A Million, uh no, 42 Little Pieces

The Truth: It’s kind of like a loose thread on a sweater; the more you pull, the more thread there is.  At least until you run out of sweater.

Split remodeling project draws scrutiny 

The Orange County Register

The Orange County facilities department split the controversial remodeling of Treasurer-Tax Collector Chriss Street’s office into dozens of small contracts, an action that may have violated state and county law.

Bob Wilson, a top facilities manager, said the department obeyed the law. But two county supervisors aren’t buying it.

“Either it’s a contrivance or it’s a coincidence,” Supervisor John Moorlach said. “And it looks more like a contrivance.”

“The (county) CEO is looking at it. We’re looking at it,” Supervisor Chairman Chris Norby said. “Any large project like this needs board oversight.”

The county facilities department split remodeling contracts totaling $318,082.89 into 42 purchase orders – most for $5,000 or less.

If any of those orders had been a dollar more, the facilities department would have had to seek competitive bids. If the department had treated the remodel as one project, it would have had to seek approval from the Board of Supervisors.

This story falls on the heals of a September 11th story by OC Register reporters Ronald Campbell and Peggy Lowe.  That story covered the investigation of Chriss Street’s involvement in a no bid contract that was awarded, but never signed, with a contractor Ware Malcomb to remodel the exterior of the Hall of Finance and Records building.

The September 11th article identified inconsistencies in memo’s and documents that Street had released in an effort to clear up concerns over his ability to manage his position in light of numerous scandals that lead the Orange County Employee’s Association and Supervisor Moorlach to call on Street to resign. Specifically the story indicated the probability that a June 22, 2007 memo asserting that the decision to choose Ware Malcomb was made on April 12, 2007 was drafted in order to fabricate a series of events that did not happen in order to relieve suspicion focused on Street.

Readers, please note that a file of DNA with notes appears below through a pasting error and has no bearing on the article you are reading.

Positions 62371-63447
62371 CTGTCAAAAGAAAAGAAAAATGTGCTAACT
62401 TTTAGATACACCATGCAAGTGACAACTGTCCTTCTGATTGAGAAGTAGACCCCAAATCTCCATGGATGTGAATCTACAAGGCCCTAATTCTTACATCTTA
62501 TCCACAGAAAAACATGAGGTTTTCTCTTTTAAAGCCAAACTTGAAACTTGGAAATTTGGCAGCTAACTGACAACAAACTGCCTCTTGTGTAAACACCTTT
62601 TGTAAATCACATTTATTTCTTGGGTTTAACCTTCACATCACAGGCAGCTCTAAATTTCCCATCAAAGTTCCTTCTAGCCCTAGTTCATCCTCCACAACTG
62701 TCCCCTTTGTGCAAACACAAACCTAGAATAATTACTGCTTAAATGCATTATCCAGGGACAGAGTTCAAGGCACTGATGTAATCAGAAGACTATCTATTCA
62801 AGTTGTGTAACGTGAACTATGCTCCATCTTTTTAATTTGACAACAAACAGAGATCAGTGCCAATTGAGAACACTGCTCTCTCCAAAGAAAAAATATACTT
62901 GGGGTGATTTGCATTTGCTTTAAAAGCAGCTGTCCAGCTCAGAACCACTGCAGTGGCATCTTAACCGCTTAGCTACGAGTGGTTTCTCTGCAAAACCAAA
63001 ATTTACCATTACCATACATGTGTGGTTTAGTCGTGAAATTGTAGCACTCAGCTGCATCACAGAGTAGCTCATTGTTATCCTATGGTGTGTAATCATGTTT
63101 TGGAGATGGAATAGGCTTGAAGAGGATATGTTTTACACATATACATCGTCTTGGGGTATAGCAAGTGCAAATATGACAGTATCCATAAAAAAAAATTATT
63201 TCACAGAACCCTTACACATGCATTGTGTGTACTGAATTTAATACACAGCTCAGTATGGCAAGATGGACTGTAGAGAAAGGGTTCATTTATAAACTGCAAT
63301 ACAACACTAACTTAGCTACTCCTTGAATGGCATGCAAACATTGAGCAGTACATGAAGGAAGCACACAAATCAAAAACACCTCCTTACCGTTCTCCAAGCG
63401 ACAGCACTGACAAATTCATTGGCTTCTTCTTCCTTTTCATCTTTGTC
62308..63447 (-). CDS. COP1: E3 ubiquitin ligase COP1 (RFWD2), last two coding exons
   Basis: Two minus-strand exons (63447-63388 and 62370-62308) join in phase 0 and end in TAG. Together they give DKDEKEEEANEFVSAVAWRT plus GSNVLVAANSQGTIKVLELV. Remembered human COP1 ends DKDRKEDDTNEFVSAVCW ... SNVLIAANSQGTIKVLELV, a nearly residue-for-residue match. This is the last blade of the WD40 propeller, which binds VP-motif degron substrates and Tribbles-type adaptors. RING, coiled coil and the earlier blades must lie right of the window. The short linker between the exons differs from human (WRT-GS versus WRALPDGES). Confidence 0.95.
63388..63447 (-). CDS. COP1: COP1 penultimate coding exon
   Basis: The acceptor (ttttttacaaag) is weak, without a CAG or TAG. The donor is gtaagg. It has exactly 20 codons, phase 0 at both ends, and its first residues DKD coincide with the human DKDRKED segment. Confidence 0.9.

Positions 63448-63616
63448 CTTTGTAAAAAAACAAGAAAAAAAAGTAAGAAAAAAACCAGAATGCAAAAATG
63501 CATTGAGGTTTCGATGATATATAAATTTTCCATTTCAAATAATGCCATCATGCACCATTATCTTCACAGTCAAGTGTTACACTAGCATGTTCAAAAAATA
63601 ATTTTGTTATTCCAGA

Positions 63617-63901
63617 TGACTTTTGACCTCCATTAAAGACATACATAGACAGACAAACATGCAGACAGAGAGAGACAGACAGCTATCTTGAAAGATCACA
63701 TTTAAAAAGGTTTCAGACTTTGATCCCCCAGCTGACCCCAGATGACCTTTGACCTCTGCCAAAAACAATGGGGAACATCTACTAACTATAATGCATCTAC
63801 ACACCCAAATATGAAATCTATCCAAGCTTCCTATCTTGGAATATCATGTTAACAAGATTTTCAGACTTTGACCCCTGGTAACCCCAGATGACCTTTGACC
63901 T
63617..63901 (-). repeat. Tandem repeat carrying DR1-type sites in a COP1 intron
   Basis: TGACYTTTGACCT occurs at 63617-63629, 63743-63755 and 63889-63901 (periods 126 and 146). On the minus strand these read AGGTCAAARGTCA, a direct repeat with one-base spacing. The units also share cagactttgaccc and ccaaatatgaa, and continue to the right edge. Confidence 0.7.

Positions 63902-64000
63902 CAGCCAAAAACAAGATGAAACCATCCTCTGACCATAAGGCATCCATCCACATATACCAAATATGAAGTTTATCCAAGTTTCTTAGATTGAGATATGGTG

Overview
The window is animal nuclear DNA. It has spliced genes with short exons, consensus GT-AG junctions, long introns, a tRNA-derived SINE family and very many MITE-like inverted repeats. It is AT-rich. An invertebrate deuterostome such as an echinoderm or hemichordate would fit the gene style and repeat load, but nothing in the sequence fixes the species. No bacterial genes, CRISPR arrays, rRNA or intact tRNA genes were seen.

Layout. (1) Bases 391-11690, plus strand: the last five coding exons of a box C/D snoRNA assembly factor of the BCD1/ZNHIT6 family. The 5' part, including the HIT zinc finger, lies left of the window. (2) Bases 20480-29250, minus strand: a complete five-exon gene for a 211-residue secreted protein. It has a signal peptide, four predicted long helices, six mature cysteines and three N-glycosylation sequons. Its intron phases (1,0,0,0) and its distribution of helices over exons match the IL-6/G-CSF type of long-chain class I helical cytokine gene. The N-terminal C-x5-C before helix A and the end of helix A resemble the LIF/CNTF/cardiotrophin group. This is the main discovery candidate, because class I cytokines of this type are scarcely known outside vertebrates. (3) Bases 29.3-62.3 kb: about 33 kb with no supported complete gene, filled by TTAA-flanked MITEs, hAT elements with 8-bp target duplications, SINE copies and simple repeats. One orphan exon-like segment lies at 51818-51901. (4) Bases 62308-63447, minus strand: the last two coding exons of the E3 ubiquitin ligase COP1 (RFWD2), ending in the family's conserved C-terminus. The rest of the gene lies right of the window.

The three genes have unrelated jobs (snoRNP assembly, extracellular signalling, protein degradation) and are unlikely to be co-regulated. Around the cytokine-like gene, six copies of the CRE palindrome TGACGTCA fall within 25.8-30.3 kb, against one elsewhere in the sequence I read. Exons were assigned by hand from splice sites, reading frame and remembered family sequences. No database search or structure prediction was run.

Campbell’s Thursday afternoon web story further reports:

The top contractor, DH General Contractors of Huntington Beach, got 14 jobs for $109,000. ZE Construction of Reseda got seven jobs for $84,000. A&M Electric of Wildomar got seven jobs for $43,000. Seven other contractors split the remaining $82,000.

Asked specifically if the facilities department was trying to avoid competitive bidding, Wilson replied that the department “was in compliance with county contract policy and the formal bidding process.”

Wilson said the remodel was split into six projects and then into dozens of purchase orders “due to security issues, the desire to limit the impact of construction to daily operations” as well as the tight schedule.

Street’s spokesman, Keith Rodenhuis, said the treasurer followed the facilities department’s lead. “It’s not our area of expertise,” Rodenhuis said. “We defer to them.”

Hmmm, “the Treasurer followed the department’s lead;” where have I read something like that before?  Oh I know, it was August 18, 2007 in another story by Peggy Lowe covering the DA’s investigation of the Ware Malcomb contract.

Street, who has been in office just eight months, said investigators questioned him about an architectural contract for work on the building that houses his office, the Hall of Finance and Records. Street said only that his office sought guidance from the county’s Resources and Development Management Department and that it complied with the county procurement processes.

It is clear that there is much more thread left to unravel regarding the scandals of Chriss Street.  This latest revelation has the fingerprints of an elected official all over it, and the only elected involved is Chriss Street.

It is really time for the Board of Supervisors to cut the unraveling thread that binds the Orange County taxpayers to the unsupervised actions of the Supervisor Moorlach’s hand selected successor Chriss Street.